This reporter had a moment to contact Hollander who teaches languages, creative writing and literature at UC Berkeley.
She explained the basic premise of "Euro Trippy. "The book is an encounter between the Old World and New World, as well as East and West, for while the American characters travel to Europe in a quest for identity and meaning, they end up in Turkey where, in a twist of fate, they are pulled into the American War on Terror," she said.
More than ago this reporter was introduced to Hollander through a co-worker/colleague, San Francisco realtor Cornelia de Schepper.
At the time, de Schepper talked about "Silenced Voices"
as a powerful intense book worth reviewing.
Having the privilege to speak to Hollander she opened up a part of World War II history that few know about and was totally unknown to this reporter. Hollander did mentioned her efforts on a work of fiction. Yet for most of her academic career she completed scholarly works. Hollander's historical account of a Dutch family in Indonesia took up a lot of time. Tracing the horrific experience immediately after World War II was not easy.
With allied forces exhausted from fighting in Europe and in the Pacific, insurgent rebel forces within Indonesia saw the perfect opportunity to attack. A major revolt against long-established Colonial power occurred in 1945. The Dutch families living there became a target of repressed hostility. Very little was said about this chapter in 20th Century Dutch History and Hollander wanted to know what happened, despite limited access and piece-meal information. As it turned out some of the victims of that terrible uprising were her relatives. Through careful research and undaunted determination Hollander managed to find a surviving member of the Francken family who lived in what was then called, "The Dutch Indies."
The experience was not only informative about a neglected piece of Dutch History, but it was also healing. So for this reporter, it is easy to understand why Hollander would write a novel that involved travel, adventure and some complexity.
"Henry Miller was the prime inspiration,"
she said,-- not so much the Miller of the early works but the Henry Miller of the later (Big Sur) years when he became more and more philosophical and Zen," she said.
Miller was both a painter and controversial writer. His "Tropic of Cancer" was something new in the American literary scene mixing a story-line with social commentary, philosophy and surreal "free-association." In 1934 this new "mixed style" caused his works during the 1930s to be banned because of obscenity and the erotic references which at the time were considered pornographic.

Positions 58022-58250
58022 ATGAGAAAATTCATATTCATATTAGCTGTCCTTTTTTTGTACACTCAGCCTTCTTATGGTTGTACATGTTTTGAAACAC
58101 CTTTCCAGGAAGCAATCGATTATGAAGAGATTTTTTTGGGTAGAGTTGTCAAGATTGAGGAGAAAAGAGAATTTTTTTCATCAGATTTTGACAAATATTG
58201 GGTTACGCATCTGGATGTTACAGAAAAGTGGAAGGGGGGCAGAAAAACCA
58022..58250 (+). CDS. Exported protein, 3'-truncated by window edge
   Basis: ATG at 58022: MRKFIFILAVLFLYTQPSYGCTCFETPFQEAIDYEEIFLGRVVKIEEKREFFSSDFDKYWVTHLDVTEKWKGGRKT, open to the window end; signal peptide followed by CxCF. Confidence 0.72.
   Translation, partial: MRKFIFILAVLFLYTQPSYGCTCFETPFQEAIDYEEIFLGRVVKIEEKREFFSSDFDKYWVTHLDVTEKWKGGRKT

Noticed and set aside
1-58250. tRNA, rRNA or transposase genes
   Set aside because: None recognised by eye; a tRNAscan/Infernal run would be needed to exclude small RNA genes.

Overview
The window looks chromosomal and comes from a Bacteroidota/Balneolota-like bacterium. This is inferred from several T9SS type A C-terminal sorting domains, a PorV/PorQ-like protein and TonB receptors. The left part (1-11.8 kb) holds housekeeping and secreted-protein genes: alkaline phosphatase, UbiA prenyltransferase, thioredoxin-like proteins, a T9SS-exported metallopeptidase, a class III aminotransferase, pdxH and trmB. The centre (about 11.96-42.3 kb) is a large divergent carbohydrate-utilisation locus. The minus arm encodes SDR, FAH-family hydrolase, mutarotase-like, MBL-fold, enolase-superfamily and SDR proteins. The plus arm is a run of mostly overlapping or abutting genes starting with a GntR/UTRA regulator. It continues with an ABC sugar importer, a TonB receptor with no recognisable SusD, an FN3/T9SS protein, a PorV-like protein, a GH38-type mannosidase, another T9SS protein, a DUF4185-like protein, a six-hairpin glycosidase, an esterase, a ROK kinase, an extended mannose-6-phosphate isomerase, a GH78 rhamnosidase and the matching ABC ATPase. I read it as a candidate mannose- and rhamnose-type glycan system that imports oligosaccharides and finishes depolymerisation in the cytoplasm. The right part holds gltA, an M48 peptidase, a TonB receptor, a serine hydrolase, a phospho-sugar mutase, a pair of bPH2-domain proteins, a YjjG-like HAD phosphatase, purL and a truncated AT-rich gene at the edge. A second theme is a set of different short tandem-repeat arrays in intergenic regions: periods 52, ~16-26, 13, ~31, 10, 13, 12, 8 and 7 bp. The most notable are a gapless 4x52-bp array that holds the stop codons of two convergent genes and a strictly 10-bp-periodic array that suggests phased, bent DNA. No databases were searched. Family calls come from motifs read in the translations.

"Miller is overlooked (because of the typecasting and rejection of the 'Tropic' books) and rejected, so people never know about his later years and his critique of America, said Hollander, which he exchanged for a more Buddhist, Epicurean and satisfying reality."
"America could really use a dose of what Henry Miller has to say about life because in a sense, said Hollander. Because "we have lost our way, she noted. "We live in a very polarized society (maybe more so since the acrimonious elections), in which the one percent owns much of what is America."
"And, she explained, the idealism of say, a Robert F. Kennedy who dared to stand up for the poor and disenfranchised is almost non-existent. Hollander noted further, "(even Hollywood stars tend to go to the Third World - developing countries - to speak about poverty there, or open schools/orphanages) when the US poor live under our very eyes."
Hollander's novella is available in Kindle edition. To purchase a copy of "Euro Tripy" go to Amazon.com.
'I am rambling a bit now, she said, and I don't want readers to think this is a very political or preachy book." Yet, she insisted, "It is pure chick lit,
with parody and a fun read," she said. "While Henry Miller is only present as a kind of Greek chorus, she said, to show the way and embrace what is good and worth fighting for in life."
And so far reviews have been favorable
as Sue from Golden, Colorado posted her thoughts to say, "what a wonderful mélange of literature, history, cultural influences and differences, romance and mid-life crisis." "I do believe that only Inez Hollander could accurately capture all that at once; so honestly and with such dry wit. I loved her characters," she said. Sue also appreciated the 'Henry Miller-like-style, by adding, "I thoroughly enjoyed this creatively woven tale with the author interjecting her own editorial notes and adding her nagging conscience to the equation."